Voila', now you can skip the dreaded 7/Vista for another 4 years, at least, and have a nice, big, fat laugh at those who jumped into the bandwagon too early ;-)

The procedure works on any XP installation OF THE SAME LANGUAGE AS THE INSTALL DISK YOU USE (except multi-language packs), and can even auto-upgrade Home to Pro versions, and even bring SP0 to SP3 level in one step. It was quite a time saver when I worked for the army at IT support, and I had to "refresh" a lot of shit-old, neglected and unique machines without losing ANY data. In case you wonder, it works even with Windows 2000 (no idea if you can do the same with Vista/7)

Share this post


Link to post

Having used XP, Vista and 7 extensively now, I still prefer XP. It just feels lighter, quicker and easier to use - and that's after over 1.5 years of me using Vista and then 7 as my primary OS and only using XP occasionally.

I don't think Vista was as bad as it was made out to be, however. What's more, 7 isn't as good as it is made out to be either. Personally, my impression is that 7 is as much a victory of PR as anything else. Everyone "knows" that Vista is shit. Every man and his dog will tell you that. So, all you have to do is come up with a new OS, get a few of the right people onboard to tell the world that 7 is good and it will sell by the bucket load simply because it isn't Vista.

However, having used both Vista and 7 on the same machine, and owning a number of machines so that I can easily compare XP, Vista and 7 side by side, 7 really is little more than a facelifted version of Vista. I don't find it any quicker than Vista and it still has most of the "features" from Vista that I didn't like and I'm sure that a "virgin" 7 user migrating from XP would have similar problems and impressions as the people who changed to Vista (especially on older hardware) a few years ago. Sure a few very minor things have been addressed for 7 and some new features have been added (most of which are either also annoying or simply irrelevant to me) but, on the whole, 7 feels like a service-packed Vista and not a whole new operating system.

Why do I use Vista/7? Compatibility with new hardware and because I need a 64 bit OS to make use of all the RAM on my main machine. For the record, I don't particularly mind Vista/7, it's just that I prefer XP.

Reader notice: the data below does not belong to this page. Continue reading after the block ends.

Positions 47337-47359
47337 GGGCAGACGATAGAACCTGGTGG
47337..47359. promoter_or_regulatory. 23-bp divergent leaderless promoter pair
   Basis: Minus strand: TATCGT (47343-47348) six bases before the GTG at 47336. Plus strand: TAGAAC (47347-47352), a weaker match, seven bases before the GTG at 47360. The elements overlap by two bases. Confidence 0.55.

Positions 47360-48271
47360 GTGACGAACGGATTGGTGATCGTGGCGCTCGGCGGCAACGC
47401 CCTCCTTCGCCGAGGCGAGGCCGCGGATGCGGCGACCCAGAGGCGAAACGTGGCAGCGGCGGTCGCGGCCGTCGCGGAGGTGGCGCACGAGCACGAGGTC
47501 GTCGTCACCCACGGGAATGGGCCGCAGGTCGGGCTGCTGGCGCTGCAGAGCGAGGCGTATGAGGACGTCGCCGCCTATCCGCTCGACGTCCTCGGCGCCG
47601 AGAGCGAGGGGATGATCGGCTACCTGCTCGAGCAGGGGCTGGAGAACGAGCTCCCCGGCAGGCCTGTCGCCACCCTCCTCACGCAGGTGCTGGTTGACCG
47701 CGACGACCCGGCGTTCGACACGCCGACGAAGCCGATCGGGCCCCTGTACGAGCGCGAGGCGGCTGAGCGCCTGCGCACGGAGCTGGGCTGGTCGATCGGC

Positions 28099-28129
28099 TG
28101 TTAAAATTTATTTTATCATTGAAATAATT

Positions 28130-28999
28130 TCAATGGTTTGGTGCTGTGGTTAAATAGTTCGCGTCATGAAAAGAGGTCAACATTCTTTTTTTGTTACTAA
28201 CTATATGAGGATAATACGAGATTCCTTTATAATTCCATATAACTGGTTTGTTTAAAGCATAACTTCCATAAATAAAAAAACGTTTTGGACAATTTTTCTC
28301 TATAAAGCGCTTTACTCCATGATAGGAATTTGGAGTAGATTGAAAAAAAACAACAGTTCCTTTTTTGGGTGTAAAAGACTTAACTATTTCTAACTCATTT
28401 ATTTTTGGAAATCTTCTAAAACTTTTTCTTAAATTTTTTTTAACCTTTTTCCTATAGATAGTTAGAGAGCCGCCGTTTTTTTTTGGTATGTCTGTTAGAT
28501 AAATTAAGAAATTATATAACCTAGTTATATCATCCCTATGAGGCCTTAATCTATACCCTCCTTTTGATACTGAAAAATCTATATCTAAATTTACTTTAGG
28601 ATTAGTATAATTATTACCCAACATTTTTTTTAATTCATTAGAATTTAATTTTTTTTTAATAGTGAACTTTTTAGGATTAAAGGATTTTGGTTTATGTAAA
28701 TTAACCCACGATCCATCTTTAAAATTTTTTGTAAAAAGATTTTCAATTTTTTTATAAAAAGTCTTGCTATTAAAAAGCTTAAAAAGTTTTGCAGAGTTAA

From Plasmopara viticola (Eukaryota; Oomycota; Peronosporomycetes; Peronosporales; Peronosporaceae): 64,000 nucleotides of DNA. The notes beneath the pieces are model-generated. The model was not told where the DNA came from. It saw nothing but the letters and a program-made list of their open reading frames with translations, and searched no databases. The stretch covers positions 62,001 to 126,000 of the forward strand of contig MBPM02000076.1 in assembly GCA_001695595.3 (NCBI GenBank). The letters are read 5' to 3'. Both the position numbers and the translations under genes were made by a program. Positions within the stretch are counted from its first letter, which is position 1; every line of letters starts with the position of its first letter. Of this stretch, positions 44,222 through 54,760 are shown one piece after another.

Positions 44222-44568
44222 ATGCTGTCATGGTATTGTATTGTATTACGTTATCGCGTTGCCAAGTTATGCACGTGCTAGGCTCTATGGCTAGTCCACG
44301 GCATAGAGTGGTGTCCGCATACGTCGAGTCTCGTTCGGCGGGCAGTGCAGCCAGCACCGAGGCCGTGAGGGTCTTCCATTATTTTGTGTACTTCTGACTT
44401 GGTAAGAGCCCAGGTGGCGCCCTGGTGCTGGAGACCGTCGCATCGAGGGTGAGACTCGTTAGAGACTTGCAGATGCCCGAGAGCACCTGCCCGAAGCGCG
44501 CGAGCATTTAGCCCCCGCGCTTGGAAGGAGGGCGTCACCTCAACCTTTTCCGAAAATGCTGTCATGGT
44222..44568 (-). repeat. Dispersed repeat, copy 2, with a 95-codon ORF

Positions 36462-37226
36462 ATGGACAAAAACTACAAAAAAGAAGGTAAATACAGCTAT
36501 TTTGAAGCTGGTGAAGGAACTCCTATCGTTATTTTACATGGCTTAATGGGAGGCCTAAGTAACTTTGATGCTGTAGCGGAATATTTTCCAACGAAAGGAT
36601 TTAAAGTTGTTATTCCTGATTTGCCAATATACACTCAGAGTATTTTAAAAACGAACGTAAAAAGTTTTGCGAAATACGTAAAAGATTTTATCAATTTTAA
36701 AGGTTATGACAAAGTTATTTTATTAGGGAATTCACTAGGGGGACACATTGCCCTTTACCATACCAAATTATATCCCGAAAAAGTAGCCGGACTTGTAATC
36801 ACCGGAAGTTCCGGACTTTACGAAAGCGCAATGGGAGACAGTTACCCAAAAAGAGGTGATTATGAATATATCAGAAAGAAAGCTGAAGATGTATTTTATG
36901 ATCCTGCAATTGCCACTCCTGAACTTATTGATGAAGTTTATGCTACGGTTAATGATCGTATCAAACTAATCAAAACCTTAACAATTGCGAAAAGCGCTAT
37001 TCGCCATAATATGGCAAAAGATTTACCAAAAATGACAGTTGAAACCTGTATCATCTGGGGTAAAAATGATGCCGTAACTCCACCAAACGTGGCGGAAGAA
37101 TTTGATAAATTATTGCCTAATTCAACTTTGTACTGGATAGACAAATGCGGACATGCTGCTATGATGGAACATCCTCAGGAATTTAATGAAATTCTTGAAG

Share this post


Link to post
Mr. T said:

I had heard that Win7 is faster than XP SP3 even on older systems, but wasn't sure, so thought I would ask you guys.


I had also heard that Windows 95 was supposed to be "faster and better" than DOS, but technically speaking, that just can't be, especially the "faster" part. Same thing between 7/Vista (YES people, they're the same OS) and XP.

Aliotroph? said:

I don't know if the audio situation is still quite as bad as on Vista.


Like Partition36 said, it is. It made hardware acceleration on Creative Labs cards useless because of the driver model (even the most expensive X-Fis now work in software mixing mode, just like el cheapo AC97 codecs) and it actually gave a valid reason for Mac fanboys to claim that "Macs are inherently better suited for artists and musicians". Way to go, M$.

Then again, no upper management marketdroid who cares about his career would ever say:

"OK fellas, XP is pretty much as good Windows will ever get, the pinnacle of our long-lasting line of OSes (Note: and ironically, maybe it is, even with a Gig worth of SPs thrown at it). There's no point trying to replace it because we will probably make things worse. So, we'd better close down our OS division, provide only support/enchancements for XP from now on, and focus on other software".


Which wouldn't be a bad idea, if you ask me...

Share this post


Link to post

Please sign in to comment

You will be able to leave a comment after signing in



Sign In Now
×